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20 Exceptional Women in Robotics and Automation listed by SME

by Marco van der Hoeven

SME has named Twenty women making their mark in robotics & automation. The international group of remarkable women on the list  represent a comprehensive cross section of technologies in robotics and automation. The list was developed by U.S.-based SME in consultation with several leaders across the robotics and automation industries. SME is a nonprofit association of professionals, educators and students committed to promoting and supporting the manufacturing industry.

The women on the list are:

  • Jade Le Maître, Emerging Technologies Leader CGI
  • Nuzha Yakoob, Head of Technology & Innovation Festo
  • Roberta Nelson Shea, Global Technical Compliance Officer Universal Robots
  • Gillan Hawkes, VP of Product & Analytics 6 River Systems
  • Tessa Lau, CEO Dusty Robotics
  • Melonee Wise, CEO Fetch Robotics
  • Lisa Masciantonio, Chief Workforce Officer Advanced Robotics for Manufacturing (ARM) Institute
  • Marie-Christine Caron, Senior Engineering Section Manager GE Aviation (Global Robotics and Automation R&D Center)
  • Fritzi Moneza, Senior Principal Manufacturing Engineer, Advanced Automation Northrop Grumman
  • Sue Keay, CEO Queensland AI Hub
  • Susanne Lauda, Director, Global Advanced Manufacturing Technology AGCO
  • Helen Greiner, CEO Tertill
  • Helena Samsioe, CEO and Founder GLOBHE (Global Health)
  • Amy Elliott, Research Scientist Oak Ridge National Laboratory
  • Rosa Ciprian, Senior Electrical Engineer Lead Alert Innovation
  • Elena Messina, Group Leader, Manipulation & Mobility Systems NIST
  • Christine Spiten, Co-founder Blueye Robotics
  • Nicole Renee Williams, Thermoplastic Composite Materials and Process Manager The Boeing Co.
  • Cynthia Breazeal, Professor and Associate Director MIT Media Lab
  • Leah Curry, President Toyota Motor Manufacturing, Indiana


According to Robert Willig, executive director and CEO of SME, the industry still has miles to go in balancing diversity in manufacturing. “Those with the knowledge, creativity and drive to raise the level of technology and innovation can achieve success,” he says. “This group of women has not only the vision to create new products – and in some cases even new product categories – they also have the technological background and the business acumen to bring them to market and a willingness to teach others the processes necessary to make the next generations successful in our industry.”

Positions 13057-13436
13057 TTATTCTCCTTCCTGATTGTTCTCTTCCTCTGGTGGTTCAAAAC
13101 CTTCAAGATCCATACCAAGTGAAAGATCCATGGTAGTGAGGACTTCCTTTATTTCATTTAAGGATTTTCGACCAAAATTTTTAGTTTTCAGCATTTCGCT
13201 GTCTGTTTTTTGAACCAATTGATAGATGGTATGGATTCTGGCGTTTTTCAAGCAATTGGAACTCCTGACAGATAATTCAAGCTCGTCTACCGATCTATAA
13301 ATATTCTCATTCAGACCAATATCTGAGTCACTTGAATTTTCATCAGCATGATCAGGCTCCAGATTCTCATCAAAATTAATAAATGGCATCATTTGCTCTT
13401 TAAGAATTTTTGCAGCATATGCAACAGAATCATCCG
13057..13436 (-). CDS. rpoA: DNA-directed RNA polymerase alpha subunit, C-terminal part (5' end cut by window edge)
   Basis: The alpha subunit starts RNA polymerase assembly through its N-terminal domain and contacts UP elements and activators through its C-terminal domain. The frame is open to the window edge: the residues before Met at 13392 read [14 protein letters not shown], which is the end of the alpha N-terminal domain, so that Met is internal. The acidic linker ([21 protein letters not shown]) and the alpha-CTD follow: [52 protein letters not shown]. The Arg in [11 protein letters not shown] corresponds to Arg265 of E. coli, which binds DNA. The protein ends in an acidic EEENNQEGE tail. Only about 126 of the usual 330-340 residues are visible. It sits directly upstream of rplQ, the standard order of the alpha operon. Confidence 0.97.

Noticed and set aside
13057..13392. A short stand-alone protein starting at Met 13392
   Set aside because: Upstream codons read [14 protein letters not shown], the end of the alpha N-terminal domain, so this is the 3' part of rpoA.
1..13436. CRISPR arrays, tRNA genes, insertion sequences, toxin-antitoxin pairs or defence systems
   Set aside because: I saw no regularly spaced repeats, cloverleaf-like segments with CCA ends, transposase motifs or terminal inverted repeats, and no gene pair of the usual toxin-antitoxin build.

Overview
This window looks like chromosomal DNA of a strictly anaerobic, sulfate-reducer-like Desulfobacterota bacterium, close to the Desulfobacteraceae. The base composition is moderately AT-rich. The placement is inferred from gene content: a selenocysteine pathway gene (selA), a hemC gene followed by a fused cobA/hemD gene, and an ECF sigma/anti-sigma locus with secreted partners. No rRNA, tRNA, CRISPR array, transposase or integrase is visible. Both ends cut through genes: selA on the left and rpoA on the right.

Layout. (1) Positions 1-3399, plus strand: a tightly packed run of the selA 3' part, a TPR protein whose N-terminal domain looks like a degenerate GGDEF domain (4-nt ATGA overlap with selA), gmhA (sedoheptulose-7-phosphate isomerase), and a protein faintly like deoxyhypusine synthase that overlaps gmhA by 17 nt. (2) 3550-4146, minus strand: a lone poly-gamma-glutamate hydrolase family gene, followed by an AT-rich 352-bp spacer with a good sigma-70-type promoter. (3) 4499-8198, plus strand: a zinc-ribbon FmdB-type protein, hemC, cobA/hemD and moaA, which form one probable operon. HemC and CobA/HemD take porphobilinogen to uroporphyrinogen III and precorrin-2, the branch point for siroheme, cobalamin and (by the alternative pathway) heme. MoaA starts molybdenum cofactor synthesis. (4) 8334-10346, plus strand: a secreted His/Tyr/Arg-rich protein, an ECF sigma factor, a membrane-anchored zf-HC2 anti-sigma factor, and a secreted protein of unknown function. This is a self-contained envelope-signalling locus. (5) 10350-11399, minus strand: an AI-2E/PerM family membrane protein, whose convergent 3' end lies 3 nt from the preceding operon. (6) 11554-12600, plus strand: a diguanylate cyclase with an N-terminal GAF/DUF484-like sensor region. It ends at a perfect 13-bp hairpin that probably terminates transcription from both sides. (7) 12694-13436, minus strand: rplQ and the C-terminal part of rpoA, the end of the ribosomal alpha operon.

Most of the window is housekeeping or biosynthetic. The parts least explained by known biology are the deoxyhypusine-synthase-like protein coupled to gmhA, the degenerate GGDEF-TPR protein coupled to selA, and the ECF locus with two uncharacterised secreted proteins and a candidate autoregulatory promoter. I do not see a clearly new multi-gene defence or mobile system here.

Male-dominated industry

Among others, the list highlights the work of Roberta Nelson Shea, who joined Universal Robots (UR) as the company’s Global Technical Compliance Officer (GTCO) in 2016. She has long blazed the trail for women in a traditionally male-dominated industry; Nelson Shea was the first woman to serve on the Board of Directors of Robotic Industries Association (RIA) where she also participates in mentoring diversity efforts to get women more involved and recognized.

“From an engineering and management standpoint, women were and continue to be in the minority in the robotics industry. Fortunately, we are starting to see this slowly changing,” she says. “Since joining UR, I see more female engineers in software development, coding and user interface than I saw before.”

Ugly stepchild

“I’m deeply honored to receive this recognition from SME. Robotics safety might be regarded as sort of the ugly stepchild in the industrial automation industry. It was not as sexy or jazzy as artificial intelligence, neural networks and other developing technologies within robotics,” she says. “UR changed this. When you have humans and robots working within the same space instead of separated– as was the case with traditional industrial robot applications – safety becomes much more complex and the nuances are very different. Safety now might mean that the robot slows or changes position compared to simply stopping. My overall mission is to demystify robotic safety and make sure the deployment barriers are broken down. I am an advocate of global harmonization of safety requirements to reduce costs of designs, manufacturing, and compliance.”


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